Regular readers of the blog will know that contrary to most writers, I am a defender of Pastor Maldonado. During the first stint, it looked as though my claims would be evidenced by an excellent haul of points in China. However, the Venezuelan faced a mixture of unforced errors and unfortunate incidents which curtailed his chances and eventually, curtailed his race altogether.
As such, today marked his third retirement of the season, which sees him rooted to the bottom of the championship, after both Manor drivers made it to the chequered flag. Regardless, today was full of positive signs for both Lotus and Pastor himself, as the car had pace to better even the Williams duo and in the end, Romain Grosjean was unfortunate to not finish higher than P7. Meanwhile, Maldonado’s battle with Jenson Button proved that many of his critics are misplaced to suggest that he cannot race cleanly.
It’s All In The Launch
Ricciardo’s poor launch today left him with plenty of work to do and after an unnecessary battle with teammate Daniil Kvyat and several attempts to pass Marcus Ericsson, salvaging a P9 was about the best that Red Bull could hope for.
Just to finish the race seemed to be an achievement, given that both Kvyat and Verstappen retired with mechanical issues and Carlos Sainz’s race was impacted by gearbox gremlins. Renault power was certainly not the order of the day and with both Ricciardo on a third engine, (soon to be joined seemingly by Kvyat), the forecast is dire for Red Bull and Renault and today demonstrated that there is plenty of work to be done on both performance and reliability – but we knew that anyway.
Driver of the Day
For the second race running, the 17 year-old is my driver of the day. Once again, he drove with maturity and performed three late-braking maneuvers using his own unique style. He has a fantastic feel for the brakes and even when applying steering in the braking zone, he can stay in control seamlessly. It is as though more experienced drivers could take some advice from the youngster.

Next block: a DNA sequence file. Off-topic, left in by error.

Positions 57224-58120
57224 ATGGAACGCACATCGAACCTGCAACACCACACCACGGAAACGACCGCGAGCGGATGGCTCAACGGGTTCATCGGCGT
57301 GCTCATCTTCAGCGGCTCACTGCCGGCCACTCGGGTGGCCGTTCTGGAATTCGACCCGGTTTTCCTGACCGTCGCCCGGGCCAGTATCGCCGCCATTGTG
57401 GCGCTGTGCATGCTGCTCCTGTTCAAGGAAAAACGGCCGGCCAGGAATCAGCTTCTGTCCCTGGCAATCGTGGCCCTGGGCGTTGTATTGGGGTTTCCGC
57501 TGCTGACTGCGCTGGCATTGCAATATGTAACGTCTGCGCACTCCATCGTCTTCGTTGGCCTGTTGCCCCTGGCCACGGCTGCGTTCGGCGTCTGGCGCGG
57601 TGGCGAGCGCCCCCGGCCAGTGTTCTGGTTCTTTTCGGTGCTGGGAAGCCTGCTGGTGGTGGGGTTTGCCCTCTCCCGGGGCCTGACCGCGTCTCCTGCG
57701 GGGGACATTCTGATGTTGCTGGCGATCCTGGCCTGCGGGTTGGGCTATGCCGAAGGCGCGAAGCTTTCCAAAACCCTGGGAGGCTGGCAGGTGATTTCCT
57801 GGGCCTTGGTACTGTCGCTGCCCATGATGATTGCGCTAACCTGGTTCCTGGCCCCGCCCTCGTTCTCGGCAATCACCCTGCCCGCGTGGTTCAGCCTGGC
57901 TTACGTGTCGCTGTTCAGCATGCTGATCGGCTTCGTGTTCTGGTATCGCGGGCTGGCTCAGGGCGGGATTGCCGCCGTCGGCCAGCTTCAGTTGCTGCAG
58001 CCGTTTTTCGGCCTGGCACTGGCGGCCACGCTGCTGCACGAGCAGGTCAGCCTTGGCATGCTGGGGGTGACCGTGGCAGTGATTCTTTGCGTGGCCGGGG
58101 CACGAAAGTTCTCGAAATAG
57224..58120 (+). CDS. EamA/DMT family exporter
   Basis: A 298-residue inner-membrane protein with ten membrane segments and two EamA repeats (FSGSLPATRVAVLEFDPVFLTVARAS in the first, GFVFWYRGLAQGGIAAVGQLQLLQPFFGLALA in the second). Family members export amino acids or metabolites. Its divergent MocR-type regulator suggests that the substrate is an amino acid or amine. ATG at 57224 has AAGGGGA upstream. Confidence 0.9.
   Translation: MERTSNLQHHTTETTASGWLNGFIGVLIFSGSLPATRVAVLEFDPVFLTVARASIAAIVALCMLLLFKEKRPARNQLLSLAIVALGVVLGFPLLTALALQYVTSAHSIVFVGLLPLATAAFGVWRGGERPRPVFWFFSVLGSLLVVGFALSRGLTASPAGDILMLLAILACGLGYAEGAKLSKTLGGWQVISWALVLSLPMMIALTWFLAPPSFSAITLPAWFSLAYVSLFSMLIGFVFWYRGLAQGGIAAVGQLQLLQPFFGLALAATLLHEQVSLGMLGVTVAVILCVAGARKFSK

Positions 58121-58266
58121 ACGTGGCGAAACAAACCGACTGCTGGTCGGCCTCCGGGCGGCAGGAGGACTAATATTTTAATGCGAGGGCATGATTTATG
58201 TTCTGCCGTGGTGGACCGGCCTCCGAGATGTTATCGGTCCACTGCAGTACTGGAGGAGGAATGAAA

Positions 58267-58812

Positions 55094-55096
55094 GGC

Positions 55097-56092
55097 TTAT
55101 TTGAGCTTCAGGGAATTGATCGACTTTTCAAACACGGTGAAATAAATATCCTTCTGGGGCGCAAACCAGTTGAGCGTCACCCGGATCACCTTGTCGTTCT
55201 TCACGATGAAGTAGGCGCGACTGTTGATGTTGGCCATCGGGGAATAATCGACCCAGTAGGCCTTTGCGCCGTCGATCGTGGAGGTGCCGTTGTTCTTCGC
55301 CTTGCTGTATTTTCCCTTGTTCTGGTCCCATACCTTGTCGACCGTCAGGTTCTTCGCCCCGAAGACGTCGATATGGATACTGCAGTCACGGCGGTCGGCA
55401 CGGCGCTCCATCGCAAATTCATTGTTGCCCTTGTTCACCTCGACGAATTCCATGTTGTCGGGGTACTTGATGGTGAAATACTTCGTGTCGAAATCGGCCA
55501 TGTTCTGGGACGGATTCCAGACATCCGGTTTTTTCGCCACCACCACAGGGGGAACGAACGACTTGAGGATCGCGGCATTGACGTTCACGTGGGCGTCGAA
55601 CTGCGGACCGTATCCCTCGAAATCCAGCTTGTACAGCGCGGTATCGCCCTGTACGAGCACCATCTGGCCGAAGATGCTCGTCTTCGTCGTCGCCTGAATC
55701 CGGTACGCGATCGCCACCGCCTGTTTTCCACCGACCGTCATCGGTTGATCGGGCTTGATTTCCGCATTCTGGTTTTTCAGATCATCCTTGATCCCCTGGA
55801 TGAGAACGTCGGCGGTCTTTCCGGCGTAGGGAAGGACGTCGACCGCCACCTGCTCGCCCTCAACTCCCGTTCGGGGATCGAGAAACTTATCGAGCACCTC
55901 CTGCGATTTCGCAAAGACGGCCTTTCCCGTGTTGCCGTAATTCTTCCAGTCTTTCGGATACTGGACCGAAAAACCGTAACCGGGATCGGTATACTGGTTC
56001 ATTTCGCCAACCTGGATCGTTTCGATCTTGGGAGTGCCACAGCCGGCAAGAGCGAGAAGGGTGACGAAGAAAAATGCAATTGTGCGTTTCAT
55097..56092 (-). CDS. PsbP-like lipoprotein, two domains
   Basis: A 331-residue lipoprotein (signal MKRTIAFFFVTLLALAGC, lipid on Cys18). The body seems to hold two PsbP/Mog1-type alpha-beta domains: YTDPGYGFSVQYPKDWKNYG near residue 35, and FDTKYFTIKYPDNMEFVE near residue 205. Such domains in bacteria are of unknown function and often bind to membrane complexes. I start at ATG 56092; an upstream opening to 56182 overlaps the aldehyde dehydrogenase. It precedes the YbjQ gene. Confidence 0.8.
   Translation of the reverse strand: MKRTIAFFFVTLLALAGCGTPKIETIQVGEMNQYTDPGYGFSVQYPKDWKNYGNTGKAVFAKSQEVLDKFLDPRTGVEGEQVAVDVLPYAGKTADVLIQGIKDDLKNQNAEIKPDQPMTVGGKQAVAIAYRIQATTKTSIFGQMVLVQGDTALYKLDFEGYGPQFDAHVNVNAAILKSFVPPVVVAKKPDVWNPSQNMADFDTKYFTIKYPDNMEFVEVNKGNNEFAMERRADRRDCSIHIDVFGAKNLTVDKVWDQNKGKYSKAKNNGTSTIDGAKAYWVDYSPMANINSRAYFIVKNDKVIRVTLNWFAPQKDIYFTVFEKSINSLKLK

Overtake of the Day
VERSTAPPEN vs Ericsson
The most impressive of Max’s three headline moves was against the Sauber of Marcus Ericsson at the Turn 4 hairpin. The Dutchman was almost a week behind the Swede heading into the braking zone, yet somehow carried significantly more speed into the corner, whilst preventing what would have been a disastrous lock-up. It was a textbook late-braking maneuver. Ericsson also deserves some credit for spotting the Toro Rosso and taking the necessary avoiding action.
Team of the Weekend
The fairy-tale story continues for Manor as for the first time in 2015, both cars made it onto the grid and also managed to reach the finish. Pace will come later – for now, we simply need to appreciate the incredible work that everyone at the outfit is doing to get the two cars onto the track and keeping reliability issues to a minimum.
1 Lewis Hamilton Mercedes
2 Nico Rosberg Mercedes 0.714
3 Sebastian Vettel Ferrari 2.988
4 Kimi Raikkonen Ferrari 3.835
5 Felipe Massa Williams 8.544
6 Valtteri Bottas Williams 9.885
7 Romain Grosjean Lotus 19.008
8 Felipe Nasr Sauber 22.625
9 Daniel Ricciardo Red Bull 32.117
10 Marcus Ericsson Sauber 1 Lap
11 Sergio Perez Force India 1 Lap
12 Fernando Alonso McLaren 1 Lap
13 Jenson Button McLaren 1 Lap
14 Carlos Sainz Toro Rosso 1 Lap
15 Will Stevens Manor 2 Laps
16 Roberto Merhi Manor 2 Laps